SHARP HOME

Monday, 4 February 2013

Insuring valuables within your home


It is sometimes the case that some of our most sentimental items are also some of the most costly to replace—especially items like pieces of family heirloom furniture. When such items come into our possession, our next thought is rarely of their loss or damage; we cherish those items, but rarely think of the necessity of protecting them. Certainly, if such a piece has been stolen, it may be impossible to replace, although some compensation may at least set back the effects of the loss for you. However, if such a piece has sustained damage within your home owing to a disaster such as a fire, having coverage for it will facilitate the process of restoring and repairing it. Here is a basic guideline of steps you can take to cover such valuables:

Invest in contents insurance – Not all of your possessions are automatically covered under your homeowner's insurance policy. It is key for you to determine which of your belongings are and are not covered by basic home insurance. This will both prevent you from overspending on coverage (ie buying contents insurance for items that don't require it), and will alert you to vulnerable items that are not covered. Even if you are not prepared to make an investment in contents insurance right away, you should meet with your insurance provider in order to determine what's covered and what's not. This way, if and when theft or damage does occur, you don't receive insult upon injury when you try to claim an uncovered cost.

Keep an inventory – There are several means for keeping an inventory. Be sure to familiarize yourself with your own organizational strategies and pick the method that you are most likely to keep track of and update regularly. For example, you may keep hard copy record of your items. Alternatively, you may store such data electronically on your computer. You may even choose to use a web-based application for cataloging this information. However you choose to do it, be sure you have backups; multiple means of storing the information (ie electronic and hard copies), as well as multiple locations (ie a copy with you in your own home, and a copy with a friend or relative who does not live with you) will minimize the chances of losing that data.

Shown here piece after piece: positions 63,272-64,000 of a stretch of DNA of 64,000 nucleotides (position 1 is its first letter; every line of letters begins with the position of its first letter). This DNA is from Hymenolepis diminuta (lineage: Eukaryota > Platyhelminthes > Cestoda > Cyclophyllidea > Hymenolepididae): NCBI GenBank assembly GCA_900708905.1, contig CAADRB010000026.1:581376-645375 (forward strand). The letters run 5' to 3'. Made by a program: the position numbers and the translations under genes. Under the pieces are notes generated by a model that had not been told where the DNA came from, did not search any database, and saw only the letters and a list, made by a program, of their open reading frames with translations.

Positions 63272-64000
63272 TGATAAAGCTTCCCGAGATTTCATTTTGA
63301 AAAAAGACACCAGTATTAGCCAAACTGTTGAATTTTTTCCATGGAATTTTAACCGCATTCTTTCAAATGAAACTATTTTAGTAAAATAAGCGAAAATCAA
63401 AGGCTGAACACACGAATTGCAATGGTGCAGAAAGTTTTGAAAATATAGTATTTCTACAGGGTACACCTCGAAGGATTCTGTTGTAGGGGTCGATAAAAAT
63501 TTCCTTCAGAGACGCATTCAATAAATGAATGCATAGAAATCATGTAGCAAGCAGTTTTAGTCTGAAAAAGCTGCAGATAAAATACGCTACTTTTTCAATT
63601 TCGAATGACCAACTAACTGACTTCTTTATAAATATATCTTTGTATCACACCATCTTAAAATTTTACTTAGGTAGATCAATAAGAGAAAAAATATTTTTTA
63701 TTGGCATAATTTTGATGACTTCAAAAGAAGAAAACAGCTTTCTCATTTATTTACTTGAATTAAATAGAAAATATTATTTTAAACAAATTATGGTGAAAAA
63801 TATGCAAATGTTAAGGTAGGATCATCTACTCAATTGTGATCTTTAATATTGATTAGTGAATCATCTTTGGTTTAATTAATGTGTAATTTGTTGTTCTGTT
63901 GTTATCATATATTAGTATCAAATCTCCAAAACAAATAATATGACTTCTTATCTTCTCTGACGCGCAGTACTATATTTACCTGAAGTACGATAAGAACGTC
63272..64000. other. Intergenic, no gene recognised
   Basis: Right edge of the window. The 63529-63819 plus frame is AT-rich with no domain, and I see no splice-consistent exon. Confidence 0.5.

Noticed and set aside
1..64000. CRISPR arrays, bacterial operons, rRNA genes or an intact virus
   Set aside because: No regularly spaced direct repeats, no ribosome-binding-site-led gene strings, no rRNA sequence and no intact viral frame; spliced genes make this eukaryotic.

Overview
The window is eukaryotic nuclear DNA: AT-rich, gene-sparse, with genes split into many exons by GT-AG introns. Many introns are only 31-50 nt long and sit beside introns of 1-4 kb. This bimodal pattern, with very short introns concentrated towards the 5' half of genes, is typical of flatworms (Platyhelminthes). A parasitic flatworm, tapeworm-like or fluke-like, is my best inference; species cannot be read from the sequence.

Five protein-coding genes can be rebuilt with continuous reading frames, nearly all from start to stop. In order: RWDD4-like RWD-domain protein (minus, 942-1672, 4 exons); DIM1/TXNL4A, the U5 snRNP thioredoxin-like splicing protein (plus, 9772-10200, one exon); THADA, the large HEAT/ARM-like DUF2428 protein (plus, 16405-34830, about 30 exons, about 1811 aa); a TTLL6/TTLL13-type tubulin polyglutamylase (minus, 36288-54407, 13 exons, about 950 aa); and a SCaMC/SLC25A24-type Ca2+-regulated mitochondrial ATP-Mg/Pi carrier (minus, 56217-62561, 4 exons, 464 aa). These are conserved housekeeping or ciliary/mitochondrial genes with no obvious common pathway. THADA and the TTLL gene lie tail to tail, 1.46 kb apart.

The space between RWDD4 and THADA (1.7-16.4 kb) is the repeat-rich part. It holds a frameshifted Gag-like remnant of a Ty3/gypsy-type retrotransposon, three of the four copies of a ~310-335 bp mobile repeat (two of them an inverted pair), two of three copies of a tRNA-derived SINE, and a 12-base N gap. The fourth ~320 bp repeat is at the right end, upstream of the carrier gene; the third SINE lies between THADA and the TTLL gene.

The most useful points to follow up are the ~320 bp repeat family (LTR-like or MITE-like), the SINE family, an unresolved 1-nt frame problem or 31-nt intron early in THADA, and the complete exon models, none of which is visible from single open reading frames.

Use multimedia – The more detailed your catalog of items, the more likely you are to make a quick and complete recovery of the value of whatever has been lost or stolen. Recording details about these items in writing is one way to do this. However, an even easier method for achieving the same results is to use a camera. You can either take photographs that you later accompany with notes, or you can use a video camera—this has the added advantage of allowing you to speak your “notes” while the object is being filmed, making for a speedy entry. It also poses the advantage of making an easier job of taking a full three dimensional scan of the item, which will ensure that its visual details are preserved.

File your receipts – One of the easiest record to keep of the value of an item is in the receipt that outlines its original purchase. Receipts are good records because they are hard to dispute: you are not guessing at the items value, rather, it has already been determined by an outside source.

Appraise old items – Items that have been in your possession for several years, or even items that have been in your family for several generations, will not be adequately assessed using original sales receipts because their value will have appreciated significantly from their original time of purchase to the present. Such items, especially things like jewelry and antiques, would benefit most from the assessment of a qualified appraiser. If you are unsure of where to locate an appraiser, you can visit  
For items that improve in value with age, make sure to have current appraisals from certified appraisers. Insurance brokers will base their claim payouts on certified appraisals that you provide. If they are out of date, it may be difficult to adjust for the increased value. To find an appraiser near you, visit http://www.cpa-cappa.com/ to help you locate one anywhere in Canada.

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